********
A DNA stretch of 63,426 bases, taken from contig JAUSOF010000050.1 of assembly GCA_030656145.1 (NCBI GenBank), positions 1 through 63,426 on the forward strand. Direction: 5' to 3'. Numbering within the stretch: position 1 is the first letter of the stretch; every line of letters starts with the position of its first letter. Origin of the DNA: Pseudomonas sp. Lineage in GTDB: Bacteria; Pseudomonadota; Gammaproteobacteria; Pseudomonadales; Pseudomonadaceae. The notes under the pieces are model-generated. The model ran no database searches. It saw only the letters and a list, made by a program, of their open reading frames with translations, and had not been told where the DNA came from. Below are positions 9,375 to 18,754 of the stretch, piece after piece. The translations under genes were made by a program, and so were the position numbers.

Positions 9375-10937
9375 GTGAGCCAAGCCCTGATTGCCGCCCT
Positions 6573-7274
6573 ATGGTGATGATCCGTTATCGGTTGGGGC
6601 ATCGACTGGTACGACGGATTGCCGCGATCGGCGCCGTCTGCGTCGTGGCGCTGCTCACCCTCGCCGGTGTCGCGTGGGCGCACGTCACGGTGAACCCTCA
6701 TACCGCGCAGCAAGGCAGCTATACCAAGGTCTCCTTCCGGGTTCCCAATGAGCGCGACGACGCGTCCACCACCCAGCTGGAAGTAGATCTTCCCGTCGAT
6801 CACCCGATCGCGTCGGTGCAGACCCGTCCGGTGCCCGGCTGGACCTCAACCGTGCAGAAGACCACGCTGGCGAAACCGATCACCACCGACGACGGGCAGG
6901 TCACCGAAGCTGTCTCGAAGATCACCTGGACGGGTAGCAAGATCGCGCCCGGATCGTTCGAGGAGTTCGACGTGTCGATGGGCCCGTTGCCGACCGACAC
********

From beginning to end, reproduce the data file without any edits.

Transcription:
A DNA stretch of 63,426 bases, taken from contig JAUSOF010000050.1 of assembly GCA_030656145.1 (NCBI GenBank), positions 1 through 63,426 on the forward strand. Direction: 5' to 3'. Numbering within the stretch: position 1 is the first letter of the stretch; every line of letters starts with the position of its first letter. Origin of the DNA: Pseudomonas sp. Lineage in GTDB: Bacteria; Pseudomonadota; Gammaproteobacteria; Pseudomonadales; Pseudomonadaceae. The notes under the pieces are model-generated. The model ran no database searches. It saw only the letters and a list, made by a program, of their open reading frames with translations, and had not been told where the DNA came from. Below are positions 9,375 to 18,754 of the stretch, piece after piece. The translations under genes were made by a program, and so were the position numbers.

Positions 9375-10937
9375 GTGAGCCAAGCCCTGATTGCCGCCCT
Positions 6573-7274
6573 ATGGTGATGATCCGTTATCGGTTGGGGC
6601 ATCGACTGGTACGACGGATTGCCGCGATCGGCGCCGTCTGCGTCGTGGCGCTGCTCACCCTCGCCGGTGTCGCGTGGGCGCACGTCACGGTGAACCCTCA
6701 TACCGCGCAGCAAGGCAGCTATACCAAGGTCTCCTTCCGGGTTCCCAATGAGCGCGACGACGCGTCCACCACCCAGCTGGAAGTAGATCTTCCCGTCGAT
6801 CACCCGATCGCGTCGGTGCAGACCCGTCCGGTGCCCGGCTGGACCTCAACCGTGCAGAAGACCACGCTGGCGAAACCGATCACCACCGACGACGGGCAGG
6901 TCACCGAAGCTGTCTCGAAGATCACCTGGACGGGTAGCAAGATCGCGCCCGGATCGTTCGAGGAGTTCGACGTGTCGATGGGCCCGTTGCCGACCGACAC